Authorities are investigating a shooting in Wilmington that wounded a teenage boy.
BOSTON (AP) — An outburst over a reclined seat led an American Airlines flight to divert to Boston, at least the second such incident in the U.S. this week, authorities said.
By Zachary Fagenson MIAMI (Reuters) - An appeals court in Florida on Thursday rejected a motion by its attorney general that urged the state's top court to delay a ruling on its same-sex marriage ban until the U.S. Supreme Court eventually decides on the issue. Florida Attorney General Pam Bondi argued that the debate about gay nuptials involves issues central to the U.S. In a brief ruling, a judge in Florida's Miami-based Third District Court of Appeal rejected Bondi's motion.
By Alexia Shurmur WHITE HILLS Ariz. (Reuters) - County law enforcement officials in Arizona said on Thursday no criminal charges are pending after a probe into a gun range incident in which a 9-year-old girl fatally shot her instructor with an Uzi, adding it was "being viewed as an industrial accident." But state occupational health and safety officials were conducting their own probe of the Monday morning incident that was captured on video at a gun range that caters in part to tourists visiting nearby Las Vegas. The shooting at the Arizona Last Stop in White Hills, near the Nevada border, has touched off debate over shooting ranges offering machine guns to casual visitors and the wisdom of giving children access to high-powered firearms.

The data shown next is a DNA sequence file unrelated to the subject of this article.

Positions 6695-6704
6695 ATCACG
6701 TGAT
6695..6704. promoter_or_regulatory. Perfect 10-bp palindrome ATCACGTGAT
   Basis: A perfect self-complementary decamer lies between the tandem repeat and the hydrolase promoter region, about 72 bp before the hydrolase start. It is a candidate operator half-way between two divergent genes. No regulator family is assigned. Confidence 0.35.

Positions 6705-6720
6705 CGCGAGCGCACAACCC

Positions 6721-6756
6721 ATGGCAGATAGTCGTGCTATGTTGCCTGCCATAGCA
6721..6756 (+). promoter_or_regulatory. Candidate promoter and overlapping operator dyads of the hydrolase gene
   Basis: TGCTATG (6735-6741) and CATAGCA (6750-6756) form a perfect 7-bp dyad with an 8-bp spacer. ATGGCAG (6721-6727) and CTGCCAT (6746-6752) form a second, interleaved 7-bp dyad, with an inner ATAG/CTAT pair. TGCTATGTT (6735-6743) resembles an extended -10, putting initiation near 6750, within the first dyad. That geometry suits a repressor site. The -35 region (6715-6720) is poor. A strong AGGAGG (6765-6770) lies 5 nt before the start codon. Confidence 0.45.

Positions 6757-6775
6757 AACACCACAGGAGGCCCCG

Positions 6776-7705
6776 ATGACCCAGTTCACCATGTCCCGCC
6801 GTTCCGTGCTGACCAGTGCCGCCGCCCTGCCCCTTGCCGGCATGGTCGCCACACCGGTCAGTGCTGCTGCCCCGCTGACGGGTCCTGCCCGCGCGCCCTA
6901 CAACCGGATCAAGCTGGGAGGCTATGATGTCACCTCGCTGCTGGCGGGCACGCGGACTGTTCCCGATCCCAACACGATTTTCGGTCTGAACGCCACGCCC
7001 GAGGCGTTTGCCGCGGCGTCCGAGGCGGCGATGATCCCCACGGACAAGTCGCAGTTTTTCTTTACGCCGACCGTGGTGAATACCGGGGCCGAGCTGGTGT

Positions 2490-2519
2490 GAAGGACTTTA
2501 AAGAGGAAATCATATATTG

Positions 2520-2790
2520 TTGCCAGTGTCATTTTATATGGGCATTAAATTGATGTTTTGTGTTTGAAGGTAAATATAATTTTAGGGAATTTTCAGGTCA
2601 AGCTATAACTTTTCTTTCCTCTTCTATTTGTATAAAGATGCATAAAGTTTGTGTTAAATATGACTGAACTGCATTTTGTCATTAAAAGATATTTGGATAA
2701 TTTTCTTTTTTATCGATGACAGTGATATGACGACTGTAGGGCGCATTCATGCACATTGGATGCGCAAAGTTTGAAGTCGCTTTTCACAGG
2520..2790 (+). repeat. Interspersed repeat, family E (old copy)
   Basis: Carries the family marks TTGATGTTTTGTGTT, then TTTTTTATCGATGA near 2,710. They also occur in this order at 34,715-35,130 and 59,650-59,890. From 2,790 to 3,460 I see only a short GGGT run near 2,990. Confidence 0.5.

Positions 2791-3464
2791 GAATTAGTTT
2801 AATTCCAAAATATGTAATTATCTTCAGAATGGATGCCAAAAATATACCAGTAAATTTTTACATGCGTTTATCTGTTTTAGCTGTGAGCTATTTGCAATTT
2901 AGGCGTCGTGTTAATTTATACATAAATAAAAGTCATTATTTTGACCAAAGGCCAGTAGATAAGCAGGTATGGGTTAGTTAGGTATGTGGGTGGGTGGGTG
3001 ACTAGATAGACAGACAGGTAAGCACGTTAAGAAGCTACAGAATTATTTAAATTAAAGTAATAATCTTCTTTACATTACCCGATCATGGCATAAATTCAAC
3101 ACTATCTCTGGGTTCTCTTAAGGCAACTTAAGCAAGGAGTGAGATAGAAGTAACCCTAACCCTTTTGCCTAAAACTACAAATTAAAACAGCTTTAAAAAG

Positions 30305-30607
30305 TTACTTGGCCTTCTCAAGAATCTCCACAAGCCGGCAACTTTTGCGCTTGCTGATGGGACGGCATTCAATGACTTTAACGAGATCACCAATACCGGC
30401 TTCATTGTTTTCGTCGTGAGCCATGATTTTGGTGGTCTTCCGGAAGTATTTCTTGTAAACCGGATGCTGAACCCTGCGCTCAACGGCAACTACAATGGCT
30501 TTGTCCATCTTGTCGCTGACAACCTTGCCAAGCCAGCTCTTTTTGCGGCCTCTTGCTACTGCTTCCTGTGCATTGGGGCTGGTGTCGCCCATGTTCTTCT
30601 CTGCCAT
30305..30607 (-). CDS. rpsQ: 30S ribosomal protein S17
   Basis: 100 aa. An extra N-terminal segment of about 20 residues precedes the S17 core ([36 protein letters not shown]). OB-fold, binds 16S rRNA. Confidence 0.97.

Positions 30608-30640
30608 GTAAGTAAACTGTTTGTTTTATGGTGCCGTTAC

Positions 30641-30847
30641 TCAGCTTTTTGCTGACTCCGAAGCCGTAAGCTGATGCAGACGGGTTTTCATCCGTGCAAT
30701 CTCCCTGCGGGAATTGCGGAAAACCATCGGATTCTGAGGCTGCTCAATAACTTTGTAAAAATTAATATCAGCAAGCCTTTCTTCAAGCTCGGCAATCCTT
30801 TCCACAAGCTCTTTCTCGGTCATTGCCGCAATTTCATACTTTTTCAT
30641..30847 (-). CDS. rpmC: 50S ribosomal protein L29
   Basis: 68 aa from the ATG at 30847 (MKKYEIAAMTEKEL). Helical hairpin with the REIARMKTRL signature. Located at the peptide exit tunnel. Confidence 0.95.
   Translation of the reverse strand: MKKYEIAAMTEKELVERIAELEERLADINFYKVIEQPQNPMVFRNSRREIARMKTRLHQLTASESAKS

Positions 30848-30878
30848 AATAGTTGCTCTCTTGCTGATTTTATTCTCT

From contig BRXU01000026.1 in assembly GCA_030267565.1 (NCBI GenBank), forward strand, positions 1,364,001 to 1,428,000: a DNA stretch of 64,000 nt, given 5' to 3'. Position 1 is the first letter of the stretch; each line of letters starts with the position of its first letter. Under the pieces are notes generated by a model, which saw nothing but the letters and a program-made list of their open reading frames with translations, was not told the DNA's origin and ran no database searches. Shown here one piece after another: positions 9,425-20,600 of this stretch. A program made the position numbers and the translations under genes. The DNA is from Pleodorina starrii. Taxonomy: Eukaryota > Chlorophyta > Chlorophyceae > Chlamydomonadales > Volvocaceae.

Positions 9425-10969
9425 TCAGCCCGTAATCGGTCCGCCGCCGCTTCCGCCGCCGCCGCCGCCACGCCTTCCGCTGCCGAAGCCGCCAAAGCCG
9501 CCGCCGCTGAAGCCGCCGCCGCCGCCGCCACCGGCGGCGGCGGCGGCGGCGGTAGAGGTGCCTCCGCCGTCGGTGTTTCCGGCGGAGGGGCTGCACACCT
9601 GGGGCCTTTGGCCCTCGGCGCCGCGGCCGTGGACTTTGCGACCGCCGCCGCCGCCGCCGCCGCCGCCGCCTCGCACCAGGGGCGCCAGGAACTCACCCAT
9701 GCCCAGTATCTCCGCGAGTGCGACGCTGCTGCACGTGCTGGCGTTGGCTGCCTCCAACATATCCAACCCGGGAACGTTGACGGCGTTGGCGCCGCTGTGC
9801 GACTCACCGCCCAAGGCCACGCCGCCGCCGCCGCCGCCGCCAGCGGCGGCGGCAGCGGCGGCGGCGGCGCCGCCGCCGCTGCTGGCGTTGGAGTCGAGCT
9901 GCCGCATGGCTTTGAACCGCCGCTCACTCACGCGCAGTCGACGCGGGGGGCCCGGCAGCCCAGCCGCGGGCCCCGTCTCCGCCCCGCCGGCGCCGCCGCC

FLAGSTAFF, Ariz. (AP) — Groups of hikers and runners who want to do grueling excursions across the Grand Canyon will soon need a permit — a move officials say will cut back on overcrowding, litter and safety issues at the popular tourist attraction in Arizona.
DETROIT (AP) — CORRECTS: Warren Buffett's son says foundation he runs has bought Rosa Parks archive. (Corrects APNewsAlert with correct spelling of Buffett)
ST. LOUIS (AP) — A federal lawsuit filed Thursday alleges that police in Ferguson and St. Louis County used excessive force and falsely arrested innocent bystanders amid attempts to quell widespread unrest after the fatal shooting of 18-year-old Michael Brown.